Save Money On Clothing Alterations By Mastering These Simple Stitches

Image Credits: Markus Grossalber via Flickr with Creative Commons License

Tailoring or sewing services in Singapore can range from S$5-40 depending on the type of clothing article. For instance, altering straight-cut jeans range from S$5-12 while altering of jackets can range from S$12-36. Some of the prices are too much if you asked me. You might as well buy a new one.

Aside from the costs, the standard waiting time for its collection can last from 1-14 days. And, if you do not have the time, you might as well buy a new one.

To avoid this dilemma, it is important to master some simple stitches that you can immediately use as the need rises. Do not fret if you have zero knowledge on sewing because mastering the basics can be done at home. All you have to do is to browse through the free tutorial videos available online. Here are the simple stitches you may start with:


The easiest and the simplest of all the stitches in this list is the running stitch, otherwise known as the straight stitch. This stitch involves taking the needle repeatedly under then over. You shall see the thread forming a line throughout the fabric. This is useful for repairing torn out parts of the pockets or sleeves.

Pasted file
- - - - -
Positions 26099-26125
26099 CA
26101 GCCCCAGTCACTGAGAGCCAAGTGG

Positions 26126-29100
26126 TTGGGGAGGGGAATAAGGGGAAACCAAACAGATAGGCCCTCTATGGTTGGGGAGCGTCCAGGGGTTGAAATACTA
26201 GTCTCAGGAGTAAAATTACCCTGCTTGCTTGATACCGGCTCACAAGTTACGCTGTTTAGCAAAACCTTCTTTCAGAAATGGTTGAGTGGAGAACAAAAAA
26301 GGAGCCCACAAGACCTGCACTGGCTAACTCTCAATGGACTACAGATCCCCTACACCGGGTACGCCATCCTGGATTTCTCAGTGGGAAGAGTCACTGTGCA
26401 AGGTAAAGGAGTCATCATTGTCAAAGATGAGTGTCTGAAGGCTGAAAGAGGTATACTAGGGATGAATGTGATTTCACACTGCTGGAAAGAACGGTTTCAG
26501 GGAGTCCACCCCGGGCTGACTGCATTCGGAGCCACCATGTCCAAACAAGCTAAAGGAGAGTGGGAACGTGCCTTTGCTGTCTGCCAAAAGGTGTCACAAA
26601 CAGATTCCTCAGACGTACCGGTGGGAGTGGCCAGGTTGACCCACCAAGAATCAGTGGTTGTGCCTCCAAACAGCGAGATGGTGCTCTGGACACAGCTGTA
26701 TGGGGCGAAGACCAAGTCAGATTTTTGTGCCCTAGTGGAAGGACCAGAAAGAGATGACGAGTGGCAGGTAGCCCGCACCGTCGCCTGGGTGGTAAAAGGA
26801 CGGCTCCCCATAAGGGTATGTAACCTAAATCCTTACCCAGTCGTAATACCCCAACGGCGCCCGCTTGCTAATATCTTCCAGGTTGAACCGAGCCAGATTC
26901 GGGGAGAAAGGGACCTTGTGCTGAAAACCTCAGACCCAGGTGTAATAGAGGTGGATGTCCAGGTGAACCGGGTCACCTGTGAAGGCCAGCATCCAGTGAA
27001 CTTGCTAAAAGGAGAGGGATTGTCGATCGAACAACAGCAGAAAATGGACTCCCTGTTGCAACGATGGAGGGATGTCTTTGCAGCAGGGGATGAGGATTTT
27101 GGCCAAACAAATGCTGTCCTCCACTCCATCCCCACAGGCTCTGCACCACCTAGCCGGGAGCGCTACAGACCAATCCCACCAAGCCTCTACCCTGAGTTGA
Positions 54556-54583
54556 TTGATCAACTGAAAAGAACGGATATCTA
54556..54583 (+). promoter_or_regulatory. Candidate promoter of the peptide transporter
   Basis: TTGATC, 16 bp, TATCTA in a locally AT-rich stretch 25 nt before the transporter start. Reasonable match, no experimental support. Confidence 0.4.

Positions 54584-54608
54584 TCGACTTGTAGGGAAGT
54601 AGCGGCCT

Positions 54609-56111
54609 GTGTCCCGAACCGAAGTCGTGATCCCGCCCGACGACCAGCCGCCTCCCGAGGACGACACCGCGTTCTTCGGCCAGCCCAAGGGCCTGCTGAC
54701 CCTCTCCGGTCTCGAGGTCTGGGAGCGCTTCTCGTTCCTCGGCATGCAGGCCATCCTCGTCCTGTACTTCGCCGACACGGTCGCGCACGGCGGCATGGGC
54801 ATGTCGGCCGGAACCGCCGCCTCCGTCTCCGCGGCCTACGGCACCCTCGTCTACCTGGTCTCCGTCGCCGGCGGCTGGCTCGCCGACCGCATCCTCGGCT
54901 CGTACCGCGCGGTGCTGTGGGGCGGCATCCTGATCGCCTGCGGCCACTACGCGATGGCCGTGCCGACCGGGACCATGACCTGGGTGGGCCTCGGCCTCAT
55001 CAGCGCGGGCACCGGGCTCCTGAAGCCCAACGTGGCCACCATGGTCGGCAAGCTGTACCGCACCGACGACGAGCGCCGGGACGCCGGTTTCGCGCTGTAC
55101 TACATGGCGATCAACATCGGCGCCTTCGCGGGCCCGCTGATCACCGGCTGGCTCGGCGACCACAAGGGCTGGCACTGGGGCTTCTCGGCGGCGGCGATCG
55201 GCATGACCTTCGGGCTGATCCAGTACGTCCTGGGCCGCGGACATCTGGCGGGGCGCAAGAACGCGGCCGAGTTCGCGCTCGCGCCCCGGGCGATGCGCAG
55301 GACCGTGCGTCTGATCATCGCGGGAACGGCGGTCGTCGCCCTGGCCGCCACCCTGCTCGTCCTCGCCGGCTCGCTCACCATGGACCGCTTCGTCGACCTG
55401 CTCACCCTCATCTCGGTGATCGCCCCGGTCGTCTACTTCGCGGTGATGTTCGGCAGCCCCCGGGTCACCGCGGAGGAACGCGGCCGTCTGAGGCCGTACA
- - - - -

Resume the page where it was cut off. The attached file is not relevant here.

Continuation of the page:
Let us “up the ante” a little bit with the diagonal techniques of whipstitch. A whipstitch is typically used to sew to separate pieces of material together. It is perfect for altering or repairing trousers, sleeves, and jackets because it leaves nearly invisible traces of thread. Follow this video to learn about the fascinating whipstitch:


A usual situation that needs immediate repair is clothing that lacks buttons. Learning how to sew a button is quick and uncomplicated. The first thing you must do is to choose a suitable button and a matching thread. You may check if the manufacturer has included an additional button. Then, be guided by this short video:


From your table cloth to your boxers and gowns, hems are found on most common articles of clothing and fabric. This is why it is important for you to be familiarizing on how to sew a hem in case yours gets loose or in case you want to make your own. You can either use a catch stitch (i.e., exposed) or a slip stitch (i.e., invisible) to sew a hem. Learn how to make these two stitches, here:

Sources: 1 & 2

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